This reflection is part of our 2022 “Doubt, Deconstruction & Redemption” Series. You can read my original piece laying out why it is fitting for Coracle to pick up this conversation at this moment HERE. If you are on a deconstruction journey or caring for someone who is, we hope these spaces, programs, and resources will be a blessing!
I’m a little embarrassed that I didn’t realize how much “deconstruction” in Christian circles was a thing until some time in the middle of the fall last year. When our Coracle team began wondering if we should somehow pick that conversation up and began researching it a little bit, I was shocked at how much had been written and spoken about it in the past two years.
Some resources I read had been using language of “the age of deconstruction” with regards to the church and Christian faith as early as 2019, and especially in the past year there’s been an explosion of resources and conversations about it. It’s one of the rare nouns that now is commonly used as a verb, as in “I’m deconstructing.”
Karen Swallow Prior offers a helpful description of deconstruction as “what happens when a person asks questions that lead to the careful dismantling of their previous beliefs.” More specifically applied to Christian beliefs, from The Gospel Coalition website:
“Deconstruction is the process of systematically dissecting and often rejecting the beliefs you grew up with. Sometimes the Christian will deconstruct all the way to atheism. Some remain there, but others experience a reconstruction. But the type of faith they end up embracing almost never resembles the Christianity they formerly knew.”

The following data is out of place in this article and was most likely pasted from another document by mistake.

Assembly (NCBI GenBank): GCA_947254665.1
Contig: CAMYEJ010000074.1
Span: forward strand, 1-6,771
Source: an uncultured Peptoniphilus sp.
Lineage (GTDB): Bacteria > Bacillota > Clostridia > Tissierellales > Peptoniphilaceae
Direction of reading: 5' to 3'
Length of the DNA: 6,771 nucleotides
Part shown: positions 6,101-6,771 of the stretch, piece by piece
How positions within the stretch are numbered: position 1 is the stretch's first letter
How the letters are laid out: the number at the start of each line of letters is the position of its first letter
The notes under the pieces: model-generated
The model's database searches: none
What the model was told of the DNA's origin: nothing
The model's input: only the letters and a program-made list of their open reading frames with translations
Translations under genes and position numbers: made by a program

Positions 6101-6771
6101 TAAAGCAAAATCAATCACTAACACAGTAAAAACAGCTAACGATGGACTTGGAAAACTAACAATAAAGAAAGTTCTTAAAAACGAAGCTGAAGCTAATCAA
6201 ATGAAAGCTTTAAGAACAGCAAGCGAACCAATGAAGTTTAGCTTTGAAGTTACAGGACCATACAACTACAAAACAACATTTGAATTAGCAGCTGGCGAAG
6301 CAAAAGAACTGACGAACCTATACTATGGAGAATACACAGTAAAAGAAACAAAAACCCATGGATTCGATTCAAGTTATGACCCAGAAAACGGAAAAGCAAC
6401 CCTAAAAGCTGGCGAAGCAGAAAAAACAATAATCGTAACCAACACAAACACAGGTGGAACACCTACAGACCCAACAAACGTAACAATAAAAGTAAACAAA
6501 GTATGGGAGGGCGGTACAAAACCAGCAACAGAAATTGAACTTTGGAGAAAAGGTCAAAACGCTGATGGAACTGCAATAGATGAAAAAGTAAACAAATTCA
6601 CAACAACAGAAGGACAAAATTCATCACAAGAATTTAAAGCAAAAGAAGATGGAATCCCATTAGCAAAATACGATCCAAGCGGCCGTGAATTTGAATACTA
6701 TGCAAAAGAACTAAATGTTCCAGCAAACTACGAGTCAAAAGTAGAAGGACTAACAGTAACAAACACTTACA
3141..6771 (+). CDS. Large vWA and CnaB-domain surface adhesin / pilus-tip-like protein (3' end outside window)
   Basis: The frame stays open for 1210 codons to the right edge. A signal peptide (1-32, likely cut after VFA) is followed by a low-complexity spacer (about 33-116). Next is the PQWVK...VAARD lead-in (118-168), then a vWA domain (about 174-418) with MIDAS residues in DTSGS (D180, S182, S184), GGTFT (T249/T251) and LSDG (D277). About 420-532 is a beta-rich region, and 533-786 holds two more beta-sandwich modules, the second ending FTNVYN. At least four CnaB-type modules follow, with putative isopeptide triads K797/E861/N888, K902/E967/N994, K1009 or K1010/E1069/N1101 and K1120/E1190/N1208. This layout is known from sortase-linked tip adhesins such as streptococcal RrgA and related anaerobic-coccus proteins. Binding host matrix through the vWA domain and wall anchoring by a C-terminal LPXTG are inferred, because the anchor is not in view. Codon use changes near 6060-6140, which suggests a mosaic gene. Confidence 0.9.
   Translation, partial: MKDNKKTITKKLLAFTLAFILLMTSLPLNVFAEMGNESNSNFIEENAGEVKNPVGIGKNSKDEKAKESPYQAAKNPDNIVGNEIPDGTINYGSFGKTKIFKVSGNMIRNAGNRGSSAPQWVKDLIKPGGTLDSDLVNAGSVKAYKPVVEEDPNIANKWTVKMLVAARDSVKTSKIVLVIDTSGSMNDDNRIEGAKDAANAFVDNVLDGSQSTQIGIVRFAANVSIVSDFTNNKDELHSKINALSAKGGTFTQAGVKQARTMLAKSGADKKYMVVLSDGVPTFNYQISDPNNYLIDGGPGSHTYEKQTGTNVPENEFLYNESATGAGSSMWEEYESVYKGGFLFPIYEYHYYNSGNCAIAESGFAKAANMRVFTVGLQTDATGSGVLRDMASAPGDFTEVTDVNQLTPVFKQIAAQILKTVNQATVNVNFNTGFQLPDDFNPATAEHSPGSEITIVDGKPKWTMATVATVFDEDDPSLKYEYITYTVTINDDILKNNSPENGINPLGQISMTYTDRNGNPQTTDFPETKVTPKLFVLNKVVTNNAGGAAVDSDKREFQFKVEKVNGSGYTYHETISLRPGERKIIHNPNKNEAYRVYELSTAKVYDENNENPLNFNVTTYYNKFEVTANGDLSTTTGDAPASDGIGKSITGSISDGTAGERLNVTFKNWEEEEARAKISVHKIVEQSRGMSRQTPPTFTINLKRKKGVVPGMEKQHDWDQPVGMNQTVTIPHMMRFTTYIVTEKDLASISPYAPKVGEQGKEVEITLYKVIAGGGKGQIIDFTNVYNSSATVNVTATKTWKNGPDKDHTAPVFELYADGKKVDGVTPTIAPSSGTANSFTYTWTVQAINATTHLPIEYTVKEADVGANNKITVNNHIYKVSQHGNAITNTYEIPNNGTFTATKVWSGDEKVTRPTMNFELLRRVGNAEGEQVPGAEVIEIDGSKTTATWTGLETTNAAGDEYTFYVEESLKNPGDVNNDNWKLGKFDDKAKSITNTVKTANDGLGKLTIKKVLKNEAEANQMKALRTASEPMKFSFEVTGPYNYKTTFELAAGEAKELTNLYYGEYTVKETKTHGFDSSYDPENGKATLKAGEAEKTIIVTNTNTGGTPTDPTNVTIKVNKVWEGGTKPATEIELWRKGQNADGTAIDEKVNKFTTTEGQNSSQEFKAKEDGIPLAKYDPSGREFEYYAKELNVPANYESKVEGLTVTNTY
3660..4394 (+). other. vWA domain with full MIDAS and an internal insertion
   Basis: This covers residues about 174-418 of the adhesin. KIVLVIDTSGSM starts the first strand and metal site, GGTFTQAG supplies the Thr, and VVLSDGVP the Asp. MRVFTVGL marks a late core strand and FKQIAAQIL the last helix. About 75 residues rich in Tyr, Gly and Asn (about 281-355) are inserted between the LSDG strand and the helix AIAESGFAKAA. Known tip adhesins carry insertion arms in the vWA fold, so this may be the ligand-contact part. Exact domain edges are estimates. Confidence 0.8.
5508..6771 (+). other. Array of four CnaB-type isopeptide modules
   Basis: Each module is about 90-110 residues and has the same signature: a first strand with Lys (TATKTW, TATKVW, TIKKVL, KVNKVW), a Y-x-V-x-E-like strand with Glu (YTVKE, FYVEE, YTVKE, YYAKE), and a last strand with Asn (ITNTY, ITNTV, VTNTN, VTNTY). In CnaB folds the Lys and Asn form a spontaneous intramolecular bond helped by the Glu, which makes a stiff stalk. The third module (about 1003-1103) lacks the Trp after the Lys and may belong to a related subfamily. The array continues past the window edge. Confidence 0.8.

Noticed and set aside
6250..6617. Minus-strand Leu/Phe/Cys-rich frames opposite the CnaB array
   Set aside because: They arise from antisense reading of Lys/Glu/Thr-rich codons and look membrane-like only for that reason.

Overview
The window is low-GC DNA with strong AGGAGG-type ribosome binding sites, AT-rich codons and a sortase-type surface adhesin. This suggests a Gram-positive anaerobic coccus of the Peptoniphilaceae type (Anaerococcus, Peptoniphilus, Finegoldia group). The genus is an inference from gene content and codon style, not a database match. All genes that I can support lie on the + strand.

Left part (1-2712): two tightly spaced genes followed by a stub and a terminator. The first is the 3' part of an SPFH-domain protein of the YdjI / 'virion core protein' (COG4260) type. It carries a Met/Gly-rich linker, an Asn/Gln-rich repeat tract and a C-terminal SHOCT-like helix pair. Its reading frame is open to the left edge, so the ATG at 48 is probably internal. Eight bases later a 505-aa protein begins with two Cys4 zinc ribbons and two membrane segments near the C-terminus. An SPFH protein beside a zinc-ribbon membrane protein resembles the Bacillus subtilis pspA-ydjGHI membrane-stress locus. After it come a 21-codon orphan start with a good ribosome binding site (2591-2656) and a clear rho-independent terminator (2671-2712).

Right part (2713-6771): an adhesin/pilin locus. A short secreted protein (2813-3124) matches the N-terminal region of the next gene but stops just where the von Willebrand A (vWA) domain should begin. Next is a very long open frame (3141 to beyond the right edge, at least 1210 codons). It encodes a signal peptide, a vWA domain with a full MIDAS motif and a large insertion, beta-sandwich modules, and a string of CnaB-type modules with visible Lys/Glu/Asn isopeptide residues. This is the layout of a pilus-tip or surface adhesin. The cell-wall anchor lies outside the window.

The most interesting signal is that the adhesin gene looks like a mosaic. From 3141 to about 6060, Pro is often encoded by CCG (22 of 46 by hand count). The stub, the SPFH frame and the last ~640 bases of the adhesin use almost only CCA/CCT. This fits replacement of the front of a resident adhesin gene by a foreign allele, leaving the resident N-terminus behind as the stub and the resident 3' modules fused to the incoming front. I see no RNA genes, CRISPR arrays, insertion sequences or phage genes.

I wrote about some of the reasons people might undergo the journey of deconstruction here. My simple take on deconstruction is a bit broader than the Gospel Coalition’s: It is the thoughtful, honest, and serious evaluation and questioning of one’s current beliefs in God, the Christian faith, and the Church. Or to put that another way, it’s taking the time and effort to ask and explore really good questions about really important things.
I’m always glad when people are asking serious questions about their faith, even when those questions seem to challenge or threaten my own faith, for my own faith has been deeply forged by asking serious questions about it for over 30 years when I went through my first (of three) crisis of faith that could have easily led me out of the Christian faith.
I was in seminary, and at that time the question was, “Is the Bible a trustworthy document?” As I was staking a lot of my life and behavior and future on its teachings, I realized I’d better be darn sure the Bible was true.
The second was right after seminary, and the question was, “While I believe Jesus is true, is he uniquely true?” The fact that I was spending 16 months traveling around the world by myself afforded a unique opportunity to chase this question freely in the context of many cultures and other religions.
The third crisis was more a crisis of discipleship, when later in life I was confronted with the challenge of forgiveness that I wasn’t sure I could offer, while knowing its central necessity for a disciple of Jesus.
That I’m still a Christian should tell you how these experiences turned out!